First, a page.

Complaints against auto repair shops, including body shops, fall near the top of consumer complaint lists every year. Some states estimate that every year people lose over 20 million dollars to unnecessary car repairs and other auto shop repair scams. Recently, one state reported that 42% of the vehicles it inspected on behalf of consumers had fraudulent parts or labor listed on the repair invoice.
When undercover agents caught well-known national auto repair stores selling unnecessary repairs many people were surprised to learn that the company had quotas, sales commissions, and contests that encouraged the sale of additional repairs.
These scams are frequently found by experts, including attorneys, who bring lawsuits on behalf of their clients:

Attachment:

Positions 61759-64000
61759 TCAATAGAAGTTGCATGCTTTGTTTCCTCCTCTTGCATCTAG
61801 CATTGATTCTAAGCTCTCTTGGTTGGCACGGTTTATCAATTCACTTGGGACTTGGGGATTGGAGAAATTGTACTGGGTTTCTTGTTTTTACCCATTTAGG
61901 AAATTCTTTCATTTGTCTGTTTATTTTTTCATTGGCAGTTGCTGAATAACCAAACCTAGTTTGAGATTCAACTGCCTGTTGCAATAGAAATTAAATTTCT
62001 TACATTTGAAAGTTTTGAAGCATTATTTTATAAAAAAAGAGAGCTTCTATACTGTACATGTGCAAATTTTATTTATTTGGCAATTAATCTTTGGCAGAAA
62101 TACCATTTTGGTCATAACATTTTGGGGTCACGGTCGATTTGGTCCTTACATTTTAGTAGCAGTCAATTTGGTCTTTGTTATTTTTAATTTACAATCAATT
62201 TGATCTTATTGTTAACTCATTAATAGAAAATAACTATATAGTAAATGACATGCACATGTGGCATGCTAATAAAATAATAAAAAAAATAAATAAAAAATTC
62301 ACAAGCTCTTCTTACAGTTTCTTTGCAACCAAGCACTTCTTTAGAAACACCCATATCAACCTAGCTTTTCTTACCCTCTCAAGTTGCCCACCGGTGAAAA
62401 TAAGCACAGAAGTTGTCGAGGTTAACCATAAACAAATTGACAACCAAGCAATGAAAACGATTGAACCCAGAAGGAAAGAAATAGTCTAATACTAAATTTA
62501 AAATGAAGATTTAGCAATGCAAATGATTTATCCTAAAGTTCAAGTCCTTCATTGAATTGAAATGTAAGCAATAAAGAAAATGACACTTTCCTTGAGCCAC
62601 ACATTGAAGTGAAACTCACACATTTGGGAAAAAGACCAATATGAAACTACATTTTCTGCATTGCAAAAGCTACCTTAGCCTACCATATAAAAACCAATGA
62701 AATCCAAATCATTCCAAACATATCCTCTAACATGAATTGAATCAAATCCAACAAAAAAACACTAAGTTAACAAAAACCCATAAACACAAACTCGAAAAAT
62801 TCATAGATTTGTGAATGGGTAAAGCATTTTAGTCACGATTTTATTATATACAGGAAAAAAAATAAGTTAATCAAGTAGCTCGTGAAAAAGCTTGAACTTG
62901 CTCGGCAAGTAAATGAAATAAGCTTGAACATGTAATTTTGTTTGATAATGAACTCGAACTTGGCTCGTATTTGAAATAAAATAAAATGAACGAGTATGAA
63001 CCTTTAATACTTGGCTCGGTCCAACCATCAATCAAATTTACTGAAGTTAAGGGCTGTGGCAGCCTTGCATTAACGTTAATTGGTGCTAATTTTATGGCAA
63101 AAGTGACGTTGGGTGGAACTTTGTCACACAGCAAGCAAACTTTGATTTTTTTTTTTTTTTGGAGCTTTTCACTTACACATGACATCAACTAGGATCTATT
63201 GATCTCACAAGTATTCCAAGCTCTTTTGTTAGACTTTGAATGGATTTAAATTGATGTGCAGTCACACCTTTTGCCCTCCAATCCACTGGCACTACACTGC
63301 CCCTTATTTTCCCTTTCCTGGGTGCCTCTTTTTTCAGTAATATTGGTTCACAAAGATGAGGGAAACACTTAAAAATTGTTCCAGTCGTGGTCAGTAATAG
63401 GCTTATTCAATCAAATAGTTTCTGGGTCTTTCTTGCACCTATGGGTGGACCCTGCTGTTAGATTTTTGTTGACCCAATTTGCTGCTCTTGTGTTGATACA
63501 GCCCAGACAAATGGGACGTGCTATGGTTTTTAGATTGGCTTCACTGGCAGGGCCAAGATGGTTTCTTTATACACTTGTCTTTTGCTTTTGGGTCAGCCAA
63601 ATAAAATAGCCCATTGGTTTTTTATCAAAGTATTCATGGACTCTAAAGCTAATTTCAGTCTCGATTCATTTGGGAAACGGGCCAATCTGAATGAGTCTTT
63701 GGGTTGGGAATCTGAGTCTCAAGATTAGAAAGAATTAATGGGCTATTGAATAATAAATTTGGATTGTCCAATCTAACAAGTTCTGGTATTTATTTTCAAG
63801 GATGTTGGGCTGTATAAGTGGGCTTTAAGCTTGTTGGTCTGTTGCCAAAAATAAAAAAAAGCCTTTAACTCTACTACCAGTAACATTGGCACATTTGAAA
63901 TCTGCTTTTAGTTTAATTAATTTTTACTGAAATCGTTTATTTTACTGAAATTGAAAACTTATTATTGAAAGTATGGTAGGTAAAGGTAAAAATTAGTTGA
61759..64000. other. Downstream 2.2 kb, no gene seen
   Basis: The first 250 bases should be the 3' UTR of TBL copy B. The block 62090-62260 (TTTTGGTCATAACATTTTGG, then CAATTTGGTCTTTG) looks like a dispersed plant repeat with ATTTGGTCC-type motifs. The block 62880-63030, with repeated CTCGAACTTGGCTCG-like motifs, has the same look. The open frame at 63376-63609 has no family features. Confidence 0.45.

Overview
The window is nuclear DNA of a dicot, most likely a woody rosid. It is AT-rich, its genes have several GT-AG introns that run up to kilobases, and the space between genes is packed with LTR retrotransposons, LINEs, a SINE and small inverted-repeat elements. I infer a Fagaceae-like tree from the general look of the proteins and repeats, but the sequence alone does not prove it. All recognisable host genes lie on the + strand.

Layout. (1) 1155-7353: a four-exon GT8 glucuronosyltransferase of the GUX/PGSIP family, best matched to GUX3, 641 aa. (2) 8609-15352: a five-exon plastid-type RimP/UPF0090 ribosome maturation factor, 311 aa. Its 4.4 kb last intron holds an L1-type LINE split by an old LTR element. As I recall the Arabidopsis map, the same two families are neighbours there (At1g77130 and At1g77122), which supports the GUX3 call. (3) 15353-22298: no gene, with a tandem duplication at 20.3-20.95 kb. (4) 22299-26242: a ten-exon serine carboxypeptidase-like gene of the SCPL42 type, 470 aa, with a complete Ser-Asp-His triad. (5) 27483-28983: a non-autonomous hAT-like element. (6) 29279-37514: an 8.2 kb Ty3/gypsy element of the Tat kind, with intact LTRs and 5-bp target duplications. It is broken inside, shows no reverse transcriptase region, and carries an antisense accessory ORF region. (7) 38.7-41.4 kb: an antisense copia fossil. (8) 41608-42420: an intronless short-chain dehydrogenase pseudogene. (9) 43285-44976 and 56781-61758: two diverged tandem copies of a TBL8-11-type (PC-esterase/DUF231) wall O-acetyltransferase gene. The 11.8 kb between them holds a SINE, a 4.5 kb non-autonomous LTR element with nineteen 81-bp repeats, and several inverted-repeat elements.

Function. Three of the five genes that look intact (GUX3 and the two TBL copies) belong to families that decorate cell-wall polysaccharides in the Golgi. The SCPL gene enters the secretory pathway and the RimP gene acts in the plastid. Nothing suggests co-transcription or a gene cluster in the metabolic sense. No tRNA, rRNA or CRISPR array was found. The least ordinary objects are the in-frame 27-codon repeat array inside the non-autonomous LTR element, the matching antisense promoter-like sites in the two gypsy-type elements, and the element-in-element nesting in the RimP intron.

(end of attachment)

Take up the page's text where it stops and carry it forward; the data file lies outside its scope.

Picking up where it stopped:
- The highway shop scam where mechanics out on the open road take advantage of drivers who are far from home or destination
- The special offer hook scams that advertise a very inexpensive repair, such as oil change, and then trick consumers into buying parts that are not needed
- The bad part replacement scams where mechanics either do not install new parts in the consumer’s car or install used parts from some other car
- Doing work that was unauthorized
- Doing work that is not needed
If a consumer thinks that he or she has been a victim of an auto repair scam, a report should be made to the state attorney general's office, to the local consumer protection agency, and also to the Better Business Bureau. Gather up all paperwork, receipts, work orders, written estimates and warranty information from the repair shop. The more documentation the consumer has the better.
Most importantly, if a consumer believes he or she was cheated by an unethical auto repair shop, the consumer has the right to sue to recover what was paid, any other costs related to the repair, attorney fees and more. An experienced attorney can usually get results very quickly.